I can't tell you how many times I have been told "my horse can't be ridden bitless. I tried it once and he didn't listen/bucked/ran away/was generically bad so now I'll never do it again, even if he could be more comfortable."
Lucky for me, Bailey showed me exactly why this "I tried it once and never again" mindset isn't valid. We began seriously working on backing up during our last ride, and despite my using very gentle hands with just a snaffle, I noticed her becoming more and more stressed about the bit. It got to the point where I would even close my fingers and she would hyperflex and begin spinning her haunch out to the left, despite even rein and leg pressure, while anxiously chomping the bit constantly.
I spoke with her owner, and I asked if I could try her bitless. She had a sidepull I could use, so we tried it out. While she was responsive on the ground, the lack of any body language in the saddle meant she had a bit of a panic when I first got on. Above you can see I ask her to back 3-4 steps, then she begins spinning, flipping her head and rooting. This happened several times within the first 10 minutes, but I would just continue doing my best to be clear. Every time she would freak, I would stay calm, regain control, then try again and reward her BIG TIME for the correct answer. No getting mad. No picking a fight. Just consistent positivity.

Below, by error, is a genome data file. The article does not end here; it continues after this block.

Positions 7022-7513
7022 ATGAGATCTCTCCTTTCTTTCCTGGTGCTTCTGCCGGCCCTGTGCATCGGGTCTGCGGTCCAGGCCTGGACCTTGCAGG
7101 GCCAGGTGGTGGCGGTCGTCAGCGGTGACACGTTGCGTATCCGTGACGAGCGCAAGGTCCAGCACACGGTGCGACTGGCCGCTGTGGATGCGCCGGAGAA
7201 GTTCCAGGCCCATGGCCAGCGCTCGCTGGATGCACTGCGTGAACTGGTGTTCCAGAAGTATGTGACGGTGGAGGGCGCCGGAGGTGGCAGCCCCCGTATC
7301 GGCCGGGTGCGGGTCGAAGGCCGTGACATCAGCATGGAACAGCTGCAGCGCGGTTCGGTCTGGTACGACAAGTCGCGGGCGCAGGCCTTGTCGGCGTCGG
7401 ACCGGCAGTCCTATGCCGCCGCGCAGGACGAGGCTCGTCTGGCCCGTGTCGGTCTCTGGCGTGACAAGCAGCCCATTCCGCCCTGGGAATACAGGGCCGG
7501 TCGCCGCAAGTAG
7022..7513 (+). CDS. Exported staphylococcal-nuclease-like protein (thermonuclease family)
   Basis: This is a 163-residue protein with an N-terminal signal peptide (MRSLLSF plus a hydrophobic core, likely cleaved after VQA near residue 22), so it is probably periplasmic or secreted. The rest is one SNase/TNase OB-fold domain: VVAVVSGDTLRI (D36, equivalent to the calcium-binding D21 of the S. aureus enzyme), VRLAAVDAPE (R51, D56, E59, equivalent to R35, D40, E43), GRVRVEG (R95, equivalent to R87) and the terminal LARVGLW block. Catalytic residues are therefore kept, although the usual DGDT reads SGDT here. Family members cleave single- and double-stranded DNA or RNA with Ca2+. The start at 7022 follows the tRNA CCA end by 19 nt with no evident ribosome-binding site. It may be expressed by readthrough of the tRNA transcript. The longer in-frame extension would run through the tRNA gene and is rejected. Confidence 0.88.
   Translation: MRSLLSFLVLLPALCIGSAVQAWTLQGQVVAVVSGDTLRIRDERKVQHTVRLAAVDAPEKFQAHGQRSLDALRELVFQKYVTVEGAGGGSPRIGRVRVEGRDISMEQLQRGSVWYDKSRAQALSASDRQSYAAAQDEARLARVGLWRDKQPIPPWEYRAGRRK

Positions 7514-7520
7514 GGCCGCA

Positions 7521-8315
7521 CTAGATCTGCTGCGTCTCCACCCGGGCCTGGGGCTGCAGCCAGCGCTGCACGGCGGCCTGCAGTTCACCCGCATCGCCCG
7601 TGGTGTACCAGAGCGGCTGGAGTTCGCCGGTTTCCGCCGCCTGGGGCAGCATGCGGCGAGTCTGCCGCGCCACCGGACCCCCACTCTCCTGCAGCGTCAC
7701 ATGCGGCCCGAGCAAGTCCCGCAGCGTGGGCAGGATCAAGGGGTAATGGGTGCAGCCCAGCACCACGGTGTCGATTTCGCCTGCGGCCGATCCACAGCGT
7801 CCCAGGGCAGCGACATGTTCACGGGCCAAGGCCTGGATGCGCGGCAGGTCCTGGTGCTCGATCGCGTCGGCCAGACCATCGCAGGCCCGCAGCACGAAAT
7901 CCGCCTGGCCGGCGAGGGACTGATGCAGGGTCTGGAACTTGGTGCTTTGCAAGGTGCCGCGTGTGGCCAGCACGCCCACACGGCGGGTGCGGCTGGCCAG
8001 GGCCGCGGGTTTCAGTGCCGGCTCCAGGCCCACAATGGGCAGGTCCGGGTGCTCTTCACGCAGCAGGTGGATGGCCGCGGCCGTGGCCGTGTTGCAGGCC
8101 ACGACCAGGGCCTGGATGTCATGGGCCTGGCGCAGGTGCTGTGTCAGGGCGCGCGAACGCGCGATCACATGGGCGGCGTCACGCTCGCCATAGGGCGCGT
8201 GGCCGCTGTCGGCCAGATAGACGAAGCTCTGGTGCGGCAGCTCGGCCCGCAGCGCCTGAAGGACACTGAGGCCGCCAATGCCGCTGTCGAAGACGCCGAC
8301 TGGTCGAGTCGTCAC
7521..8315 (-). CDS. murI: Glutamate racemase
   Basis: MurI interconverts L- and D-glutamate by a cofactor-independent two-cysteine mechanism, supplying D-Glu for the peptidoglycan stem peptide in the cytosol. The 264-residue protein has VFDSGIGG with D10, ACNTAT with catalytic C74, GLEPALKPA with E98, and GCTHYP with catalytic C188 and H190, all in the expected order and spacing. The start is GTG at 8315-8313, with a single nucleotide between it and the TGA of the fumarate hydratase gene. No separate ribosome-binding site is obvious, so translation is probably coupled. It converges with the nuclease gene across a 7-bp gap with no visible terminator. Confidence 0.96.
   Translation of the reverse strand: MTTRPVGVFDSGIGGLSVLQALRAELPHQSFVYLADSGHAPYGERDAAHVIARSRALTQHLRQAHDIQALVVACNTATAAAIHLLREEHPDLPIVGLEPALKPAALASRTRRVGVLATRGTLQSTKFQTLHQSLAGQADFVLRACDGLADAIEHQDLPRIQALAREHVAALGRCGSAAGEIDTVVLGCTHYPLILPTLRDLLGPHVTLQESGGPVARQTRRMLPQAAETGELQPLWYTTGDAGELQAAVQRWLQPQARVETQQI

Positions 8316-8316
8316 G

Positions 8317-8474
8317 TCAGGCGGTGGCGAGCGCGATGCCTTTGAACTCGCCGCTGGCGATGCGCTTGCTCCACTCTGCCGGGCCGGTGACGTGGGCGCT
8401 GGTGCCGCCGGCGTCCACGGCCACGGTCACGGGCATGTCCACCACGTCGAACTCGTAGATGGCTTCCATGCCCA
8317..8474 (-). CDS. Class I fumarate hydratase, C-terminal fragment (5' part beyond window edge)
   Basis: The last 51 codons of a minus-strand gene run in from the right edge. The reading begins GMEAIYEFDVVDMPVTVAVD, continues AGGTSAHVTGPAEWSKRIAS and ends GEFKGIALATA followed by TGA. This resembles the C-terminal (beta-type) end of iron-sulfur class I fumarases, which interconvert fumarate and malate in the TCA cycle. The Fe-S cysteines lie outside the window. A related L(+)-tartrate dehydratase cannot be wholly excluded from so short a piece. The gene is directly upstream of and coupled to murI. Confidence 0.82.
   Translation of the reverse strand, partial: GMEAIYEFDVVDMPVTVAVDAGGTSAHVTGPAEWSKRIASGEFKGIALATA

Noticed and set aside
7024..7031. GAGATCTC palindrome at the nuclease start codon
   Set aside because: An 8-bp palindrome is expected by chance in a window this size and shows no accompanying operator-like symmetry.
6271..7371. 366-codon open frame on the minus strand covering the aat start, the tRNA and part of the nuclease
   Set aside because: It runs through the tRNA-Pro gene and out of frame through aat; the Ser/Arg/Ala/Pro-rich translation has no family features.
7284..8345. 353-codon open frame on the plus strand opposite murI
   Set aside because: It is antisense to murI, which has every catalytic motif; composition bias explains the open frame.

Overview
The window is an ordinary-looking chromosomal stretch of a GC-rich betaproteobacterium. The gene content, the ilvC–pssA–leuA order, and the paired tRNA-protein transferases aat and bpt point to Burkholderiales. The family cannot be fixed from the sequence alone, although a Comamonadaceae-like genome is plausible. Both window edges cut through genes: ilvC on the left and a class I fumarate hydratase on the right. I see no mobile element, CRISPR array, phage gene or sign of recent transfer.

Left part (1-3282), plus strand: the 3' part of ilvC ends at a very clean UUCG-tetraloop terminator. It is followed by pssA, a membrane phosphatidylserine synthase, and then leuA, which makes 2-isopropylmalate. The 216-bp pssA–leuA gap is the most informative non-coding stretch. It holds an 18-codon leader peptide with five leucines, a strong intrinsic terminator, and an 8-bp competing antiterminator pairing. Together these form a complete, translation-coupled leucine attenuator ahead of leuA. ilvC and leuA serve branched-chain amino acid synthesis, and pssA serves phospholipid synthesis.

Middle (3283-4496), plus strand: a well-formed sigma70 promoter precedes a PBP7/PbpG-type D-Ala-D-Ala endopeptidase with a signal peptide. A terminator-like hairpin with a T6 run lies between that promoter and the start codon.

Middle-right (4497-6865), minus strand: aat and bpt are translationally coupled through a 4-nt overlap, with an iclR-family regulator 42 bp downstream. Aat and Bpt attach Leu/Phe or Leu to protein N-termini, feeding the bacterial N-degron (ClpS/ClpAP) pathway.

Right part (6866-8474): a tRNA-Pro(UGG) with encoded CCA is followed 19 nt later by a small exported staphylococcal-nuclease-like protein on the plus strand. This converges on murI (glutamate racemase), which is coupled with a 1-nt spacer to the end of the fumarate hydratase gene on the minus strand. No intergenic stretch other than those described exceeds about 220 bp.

After about 20 minutes of consistent practice, all at the walk and trot, she was stopping from my seat, rocking back, and lightly backing straight and calm when asked. She even began to tuck her butt into the stop just a bit. Was she flexing down on the vertical and racing backwards? Nope. But she was calm, listening and positive.
People get so caught up in how the horse looks, and expect them to grasp everything right away. Teaching horses is a process. With a smart horse like Bailey, it only took me 10-15 minutes to help her understand new cues. For other horses it may take a week or a month.
My point is this: claiming something can never be done because you couldn't achieve it in one ride is ludicrous in all other facets of riding, so it applies to bitless riding as well.